ISR hosts a handful of School Reviews that relate absolute horror stories from teachers who failed to bring meds or were unable to find required periodic treatments for themselves or dependents. For some teachers, the only option was to break contract & return home. Don’t become a victim of insufficient research!

Important Medication Facts to Keep in Mind

• It is illegal to send some medications to certain countries by mail. Check with the postal service & customs office.  This regulation will usually apply to controlled substances, but not always. In Japan some common medications are included on the no-mail list. Contact the embassy of the country you will be entering to ensure your medicine is legal there.

• Learn about the process for purchasing your medication in your new host country. Some medications can be in short supply, a different dosage may be the only dosage available, &/or you could be required to get a prescription from a local doctor.

• Before you leave home, get written prescriptions from your doctor in case you need to order meds by mail, assuming they are legal for delivery by mail.

• Research the destination country’s customs regulations regarding medications. Some countries only allow a 90-day supply to be brought in.

• It’s recommended that you bring letter from your doctor which includes the name of the meds you take & in what dosage.  The letter should state that the medicine is for your personal use.

•  You might find the medication you get with a prescription at home is available over-the-counter in your new host country. Unfortunately, the situation can also be reversed & drugs you’ve been buying over-the-counter at home may require a prescription overseas.

What has Your experience been living overseas in regards to medical treatments & medications?  Do you have any Advice to share?

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Too Frazzled to Go Back

July 28, 2016

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..Hello ISR, I’ve noticed you post teachers’ letters from time to time and open them up for discussion. The situation I’m in is literally making me physically ill from stressing over what to do. I’m just frazzled at this point and could use some advice and support from other teachers. Maybe someone out there has been in the same situation? Here goes, I hope you post this:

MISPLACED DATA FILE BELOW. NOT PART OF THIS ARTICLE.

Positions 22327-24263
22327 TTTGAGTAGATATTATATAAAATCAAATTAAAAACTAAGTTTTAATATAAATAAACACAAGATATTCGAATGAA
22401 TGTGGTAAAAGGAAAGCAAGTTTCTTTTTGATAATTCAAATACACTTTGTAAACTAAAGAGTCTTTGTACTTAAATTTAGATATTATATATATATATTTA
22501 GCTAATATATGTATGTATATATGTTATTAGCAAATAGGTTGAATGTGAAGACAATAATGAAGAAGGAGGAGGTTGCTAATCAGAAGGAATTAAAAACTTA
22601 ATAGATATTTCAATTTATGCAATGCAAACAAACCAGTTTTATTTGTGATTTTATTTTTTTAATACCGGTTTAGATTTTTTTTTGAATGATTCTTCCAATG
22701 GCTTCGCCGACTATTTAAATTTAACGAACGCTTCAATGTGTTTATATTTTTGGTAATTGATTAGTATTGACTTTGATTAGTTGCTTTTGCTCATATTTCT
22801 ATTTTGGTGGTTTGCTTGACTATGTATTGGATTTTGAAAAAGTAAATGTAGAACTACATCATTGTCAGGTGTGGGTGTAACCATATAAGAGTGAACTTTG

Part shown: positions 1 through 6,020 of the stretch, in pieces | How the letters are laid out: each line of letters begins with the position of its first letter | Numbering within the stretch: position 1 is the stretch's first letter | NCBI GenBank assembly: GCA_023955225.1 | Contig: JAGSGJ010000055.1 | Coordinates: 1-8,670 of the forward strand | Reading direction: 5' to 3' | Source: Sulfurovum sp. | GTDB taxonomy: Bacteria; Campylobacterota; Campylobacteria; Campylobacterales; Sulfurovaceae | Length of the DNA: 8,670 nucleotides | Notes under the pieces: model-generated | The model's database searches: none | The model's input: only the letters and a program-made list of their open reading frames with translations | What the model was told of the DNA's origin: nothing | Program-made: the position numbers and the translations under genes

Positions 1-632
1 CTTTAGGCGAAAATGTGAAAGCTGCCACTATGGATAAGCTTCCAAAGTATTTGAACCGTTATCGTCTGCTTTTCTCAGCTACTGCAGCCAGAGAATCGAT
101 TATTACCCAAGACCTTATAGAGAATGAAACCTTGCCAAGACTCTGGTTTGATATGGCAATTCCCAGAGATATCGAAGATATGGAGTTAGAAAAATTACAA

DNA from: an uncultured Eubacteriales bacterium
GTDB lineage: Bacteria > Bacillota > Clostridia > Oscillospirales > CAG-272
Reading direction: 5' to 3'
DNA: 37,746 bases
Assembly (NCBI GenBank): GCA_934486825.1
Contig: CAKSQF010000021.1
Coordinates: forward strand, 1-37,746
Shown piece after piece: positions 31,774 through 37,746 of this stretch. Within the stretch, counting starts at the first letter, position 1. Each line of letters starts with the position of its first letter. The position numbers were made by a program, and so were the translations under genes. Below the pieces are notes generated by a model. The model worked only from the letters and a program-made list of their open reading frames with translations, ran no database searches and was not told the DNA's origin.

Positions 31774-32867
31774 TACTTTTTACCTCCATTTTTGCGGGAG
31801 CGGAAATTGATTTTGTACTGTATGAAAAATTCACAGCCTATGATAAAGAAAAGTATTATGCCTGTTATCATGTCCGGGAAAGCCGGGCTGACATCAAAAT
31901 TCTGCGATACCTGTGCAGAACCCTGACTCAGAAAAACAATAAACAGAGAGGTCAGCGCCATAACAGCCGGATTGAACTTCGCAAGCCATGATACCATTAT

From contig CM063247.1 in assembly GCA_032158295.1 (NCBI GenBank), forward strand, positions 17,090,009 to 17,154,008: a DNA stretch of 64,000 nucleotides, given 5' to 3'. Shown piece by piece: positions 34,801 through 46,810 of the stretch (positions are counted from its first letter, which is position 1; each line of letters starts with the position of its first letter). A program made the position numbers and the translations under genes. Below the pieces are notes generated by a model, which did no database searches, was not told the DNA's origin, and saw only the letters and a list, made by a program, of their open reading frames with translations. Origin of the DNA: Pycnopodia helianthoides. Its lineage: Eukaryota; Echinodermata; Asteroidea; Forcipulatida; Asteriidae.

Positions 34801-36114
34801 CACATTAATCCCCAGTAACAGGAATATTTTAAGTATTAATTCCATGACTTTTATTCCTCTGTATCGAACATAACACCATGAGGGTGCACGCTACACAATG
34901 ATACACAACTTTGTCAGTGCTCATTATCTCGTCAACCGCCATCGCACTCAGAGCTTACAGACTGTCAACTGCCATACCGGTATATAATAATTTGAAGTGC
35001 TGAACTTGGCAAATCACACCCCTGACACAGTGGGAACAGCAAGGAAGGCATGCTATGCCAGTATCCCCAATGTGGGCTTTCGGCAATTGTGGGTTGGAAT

..This past school year, I (a single woman in my early 30s) was teaching in the Middle East and can honestly say the place I’m in is disgusting beyond words. I do take care to cover up very well, yet I literally can’t walk 10 steps on the street without some jackass ogling me or making disgusting sounds. Men have even lewdly touched me in crowded situations. From the city to the the school, just the thought of the place sickens me.

..The final straw was when I turned to walk away from a little kiosk and glimpsed the driver of a parked taxi eyeing me with his hand down his pants — you can fill in the rest. The entire scene is repulsive and oppressive and I feel like I’m trapped inside a nightmare. The school is no gem either. I won’t go into it but it’s definitely a candidate for a seething ISR School Review.

..The point is, I hate my life at this school so much that I am seriously considering not returning after the summer. Actually, I don’t know if I can face another moment of it. When I left for the summer I took everything of any value with me. Any ideas, anyone? I really need some advice. Sincerely, Stressed to the Max

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Will Taking That Photo Land You in Prison?

May 19, 2016

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..As Westerners residing & teaching overseas it’s easy to slip into believing we are somehow exempt from many of the realities to which host nationals are subject. In some instances this is most definitely true. But when it comes to the laws of the land, we are deceiving ourselves if we think we’re exempt.

Teachers will say they are law-abiding citizens. Overseas, however, one may not be aware of what’s considered an offense & quite innocently find yourself imprisoned. Something as benign as snapping a photo of a public building or making an angry hand gesture may be all it takes. In some countries, for example, just one drink is considered “under the influence” & punishable by law (as the bartender/police work in tandem to report your actions). Ignorance of local law is never an excuse…at least not one that carries any weight in a courtroom!